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Censors frown at bare breasts exhibition
09/10/2014 00:00:00
by Showbiz Reporter
 
 
RELATED STORIES

BULAWAYO based photographer and author, Crispen Ndlovu, who had planned to run a bare breast photographic exhibition at the beginning of October might have to wait a little longer after he failed to secure clearance from the censorship board. 

The exhibition was meant to run from 1 to 12 October at the National Art Gallery in Bulawayo.

Ndlovu's quest is to retrace African roots and the exhibition was the beginning of many cultural exhibitions he wants to hold. 

"The exhibition has been stalled because of inability to secure a clearance from relevant authorities like the censorship board and the police. An application was sent to the censorship board and we have not yet received a response as yet," said Ndlovu.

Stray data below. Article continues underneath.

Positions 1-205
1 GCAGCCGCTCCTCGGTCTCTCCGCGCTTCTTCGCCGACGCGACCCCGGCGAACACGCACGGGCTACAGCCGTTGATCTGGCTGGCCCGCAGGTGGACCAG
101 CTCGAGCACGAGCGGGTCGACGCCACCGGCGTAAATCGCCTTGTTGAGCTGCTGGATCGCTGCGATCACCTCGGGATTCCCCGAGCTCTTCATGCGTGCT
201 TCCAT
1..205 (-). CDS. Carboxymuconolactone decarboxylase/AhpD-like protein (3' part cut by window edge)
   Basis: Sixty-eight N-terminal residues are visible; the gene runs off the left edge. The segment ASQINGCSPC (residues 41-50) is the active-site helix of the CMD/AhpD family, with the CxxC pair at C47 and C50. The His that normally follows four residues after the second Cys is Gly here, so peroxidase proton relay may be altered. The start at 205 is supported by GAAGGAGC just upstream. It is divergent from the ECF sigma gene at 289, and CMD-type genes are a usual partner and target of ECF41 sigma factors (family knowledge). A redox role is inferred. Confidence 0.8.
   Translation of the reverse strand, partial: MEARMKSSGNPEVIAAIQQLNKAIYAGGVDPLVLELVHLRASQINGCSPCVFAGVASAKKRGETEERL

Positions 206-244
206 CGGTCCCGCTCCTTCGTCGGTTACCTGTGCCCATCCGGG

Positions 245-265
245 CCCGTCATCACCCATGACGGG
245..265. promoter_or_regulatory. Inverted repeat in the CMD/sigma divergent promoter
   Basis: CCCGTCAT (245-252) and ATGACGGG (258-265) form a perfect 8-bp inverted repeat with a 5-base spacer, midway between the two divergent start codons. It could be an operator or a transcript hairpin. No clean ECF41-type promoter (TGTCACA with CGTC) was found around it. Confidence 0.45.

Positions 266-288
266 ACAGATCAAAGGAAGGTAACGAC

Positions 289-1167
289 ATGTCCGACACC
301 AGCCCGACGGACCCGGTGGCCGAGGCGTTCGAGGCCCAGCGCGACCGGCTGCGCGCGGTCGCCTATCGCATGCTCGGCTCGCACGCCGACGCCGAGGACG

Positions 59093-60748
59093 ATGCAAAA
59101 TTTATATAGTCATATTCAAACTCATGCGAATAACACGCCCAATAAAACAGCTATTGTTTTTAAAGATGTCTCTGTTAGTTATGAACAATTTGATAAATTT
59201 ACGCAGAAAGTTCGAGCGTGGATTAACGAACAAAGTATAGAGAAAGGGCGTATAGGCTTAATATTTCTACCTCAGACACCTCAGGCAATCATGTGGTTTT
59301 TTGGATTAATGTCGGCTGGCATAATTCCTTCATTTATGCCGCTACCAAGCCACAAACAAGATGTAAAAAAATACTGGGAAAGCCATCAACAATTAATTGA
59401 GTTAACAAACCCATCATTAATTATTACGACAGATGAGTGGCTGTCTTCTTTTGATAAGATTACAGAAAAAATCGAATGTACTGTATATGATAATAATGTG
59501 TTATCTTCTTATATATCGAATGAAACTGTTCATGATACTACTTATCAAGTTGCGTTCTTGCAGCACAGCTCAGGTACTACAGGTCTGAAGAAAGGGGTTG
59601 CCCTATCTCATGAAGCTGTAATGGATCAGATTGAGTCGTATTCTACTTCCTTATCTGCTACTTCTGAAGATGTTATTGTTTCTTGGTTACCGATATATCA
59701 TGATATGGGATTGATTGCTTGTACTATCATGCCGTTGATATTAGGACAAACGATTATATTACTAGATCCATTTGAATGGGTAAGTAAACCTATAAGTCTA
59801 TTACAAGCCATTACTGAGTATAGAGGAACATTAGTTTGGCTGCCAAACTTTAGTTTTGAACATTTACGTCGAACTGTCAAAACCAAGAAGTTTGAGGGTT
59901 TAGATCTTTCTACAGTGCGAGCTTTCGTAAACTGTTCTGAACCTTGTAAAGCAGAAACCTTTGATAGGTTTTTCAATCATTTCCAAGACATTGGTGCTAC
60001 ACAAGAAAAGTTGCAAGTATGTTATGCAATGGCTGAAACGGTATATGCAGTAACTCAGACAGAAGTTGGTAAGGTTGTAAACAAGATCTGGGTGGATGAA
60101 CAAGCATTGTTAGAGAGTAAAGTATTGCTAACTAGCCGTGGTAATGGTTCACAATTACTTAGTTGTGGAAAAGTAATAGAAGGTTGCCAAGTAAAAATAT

"If I manage to get the clearance I will hold the exhibition early next year."

The exhibition had already received support from certain organisations that had hoped to use the platform to push for breast cancer awareness.

October is known worldwide as the breast cancer month, where awareness is raised on the need for early detection.

"Major plans were affected because the exhibition was supposed to create a platform for a series of activities that are in a series of events for me as an artist. 

“Models also were looking forward to the event as most of them had volunteered for the photo shoot. We had planned that the event coincides with the breast cancer month and any time after it just loses its relevance and timing," said Ndlovu.

Apart from arousing people's curiosity, Ndlovu had hoped the exhibition would provoke people to think deeply about cultural values that are fast being eroded as society embraces western cultures and influences.

Ironically, a group of about 200 women on Saturday took to the streets in Harare to protest against their treatment by commuter omnibus touts who ill-treat them when they put on mini-skirts or tight fitting dresses. 

The protest, dubbed the "mini-skirt march" was in part meant to demystify the largely held notion that women clad in mini-skirts are of loose morals. 



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